“When Lambs Become Lions” Weighs Ivory Against Kinship In This Intimate Tale of Brotherhood
In Director Jon Kasbe's objectively poignant behind-the-scenes look at ivory poaching in Kenya, the question asked of the audience is what would you do, if forced, to survive? Typically, any discussion revolving around the extinction of wildlife through their exploits is a "Nope, Not Okay" affair. Animals have feelings. Elephants have been known to mourn each other in death and can even cry. THEY CAN CRY. Any animal that can shed a tear ironically needs a gathering of human support by one nation, under PETA... to protect them from God's most diabolical species, cats! I mean Man.
But what if the choice is feed your family or save an animal? What happens when more efforts are put into preserving wildlife over human life? In the Game of Poaching "When Lambs Become Lions" focuses attention on the real players, the rangers and the poachers, of the ivory trade world burdened with extenuating circumstances, moral ambiguity, the black market, and a search for pride.
"X" Marks The Spot
Without too much backstory, the camera aimlessly follows "X" with a cellphone glued to the side of his face making promises. They sound like the type of promises better left kept given the alternative. He always has a cig but you never see him beating the pack. His clothes look imported and important. It doesn't take much to learn the only things about him anyone should trust are his eyes. They are cold but honest. Poaching isn't the sport for him. He's not about killing elephants because it's morally messy, yet proudly admits he's got a guy for that named Lukas.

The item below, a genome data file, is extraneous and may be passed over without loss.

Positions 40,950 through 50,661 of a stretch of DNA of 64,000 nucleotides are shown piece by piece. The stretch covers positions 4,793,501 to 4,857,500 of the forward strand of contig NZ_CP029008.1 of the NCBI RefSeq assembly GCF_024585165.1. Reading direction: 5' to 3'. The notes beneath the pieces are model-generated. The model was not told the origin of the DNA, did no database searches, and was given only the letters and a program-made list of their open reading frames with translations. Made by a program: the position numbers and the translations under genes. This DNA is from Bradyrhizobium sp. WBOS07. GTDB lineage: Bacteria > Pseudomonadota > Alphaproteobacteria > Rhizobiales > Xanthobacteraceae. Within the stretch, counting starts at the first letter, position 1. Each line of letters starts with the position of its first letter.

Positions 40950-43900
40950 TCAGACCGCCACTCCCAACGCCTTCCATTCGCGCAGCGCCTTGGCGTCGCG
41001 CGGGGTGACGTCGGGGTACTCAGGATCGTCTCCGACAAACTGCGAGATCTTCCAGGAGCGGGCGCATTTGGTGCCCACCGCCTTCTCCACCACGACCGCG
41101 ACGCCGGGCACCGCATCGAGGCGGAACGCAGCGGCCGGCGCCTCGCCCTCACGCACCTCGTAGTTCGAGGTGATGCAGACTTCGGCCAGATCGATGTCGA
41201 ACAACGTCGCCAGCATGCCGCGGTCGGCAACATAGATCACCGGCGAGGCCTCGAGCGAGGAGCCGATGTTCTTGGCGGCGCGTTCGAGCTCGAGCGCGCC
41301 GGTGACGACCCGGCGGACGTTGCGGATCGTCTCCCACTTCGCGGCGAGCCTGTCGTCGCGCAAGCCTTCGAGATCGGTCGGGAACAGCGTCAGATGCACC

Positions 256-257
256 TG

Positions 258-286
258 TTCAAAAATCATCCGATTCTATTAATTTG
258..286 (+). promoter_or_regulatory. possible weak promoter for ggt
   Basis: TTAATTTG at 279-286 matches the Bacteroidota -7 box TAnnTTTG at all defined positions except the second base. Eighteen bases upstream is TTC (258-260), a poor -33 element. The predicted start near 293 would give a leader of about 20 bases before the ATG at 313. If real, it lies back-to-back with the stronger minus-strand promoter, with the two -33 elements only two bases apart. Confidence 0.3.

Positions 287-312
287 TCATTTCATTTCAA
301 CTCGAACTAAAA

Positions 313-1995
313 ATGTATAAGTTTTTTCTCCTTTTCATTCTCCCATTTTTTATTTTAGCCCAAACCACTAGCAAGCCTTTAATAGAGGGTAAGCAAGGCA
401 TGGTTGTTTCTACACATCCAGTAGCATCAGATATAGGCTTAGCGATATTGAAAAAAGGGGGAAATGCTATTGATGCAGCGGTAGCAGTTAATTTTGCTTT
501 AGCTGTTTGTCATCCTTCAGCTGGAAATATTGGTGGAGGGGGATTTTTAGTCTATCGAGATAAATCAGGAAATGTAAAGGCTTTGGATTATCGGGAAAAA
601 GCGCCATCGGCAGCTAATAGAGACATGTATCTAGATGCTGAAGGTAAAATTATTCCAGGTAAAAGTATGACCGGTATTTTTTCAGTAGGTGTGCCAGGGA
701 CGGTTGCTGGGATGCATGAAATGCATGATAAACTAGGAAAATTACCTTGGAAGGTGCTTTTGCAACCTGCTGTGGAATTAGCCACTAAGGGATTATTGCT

The real sport for him is in moving the product across itchy palms, building trust, and having respeckt put on his name. The coolest part of playing the villain is convincing the world you're not with tongue in cheek. Ultimately, elephants mean money and X gotta eat.
A Two-Man Game
Early on, the documentary throws a curve ball when it introduces Asan, a ranger who hunts poachers. A ranger who hunts poachers but hasn't been paid in months. A ranger who hunts poachers, hasn't been paid in months, and X is his cousin. It's pretty obvious where this story is going. Asan has a family but struggles with his patriarchal responsibilities. The two share a kinship that more often is used to X's benefit in manipulating his cousin. It's a two-man game where X controls all the pieces on the board while Asan stews in his own impotence.
Working through his many frustrations, Asan starts to lash out and take risks that could jeopardize his life. He's blinded by X's careless ego which has committed X to deliverables he can't produce. It's your basic the-grass-isnt-always-greener situation. So, when having a hard head makes for a soft ass both end up at a crossroads.
It's depressing. It's enduring. It's eye opening. It wants discussion about people deserving to be valued at more than our own ideas of their discernible worth.
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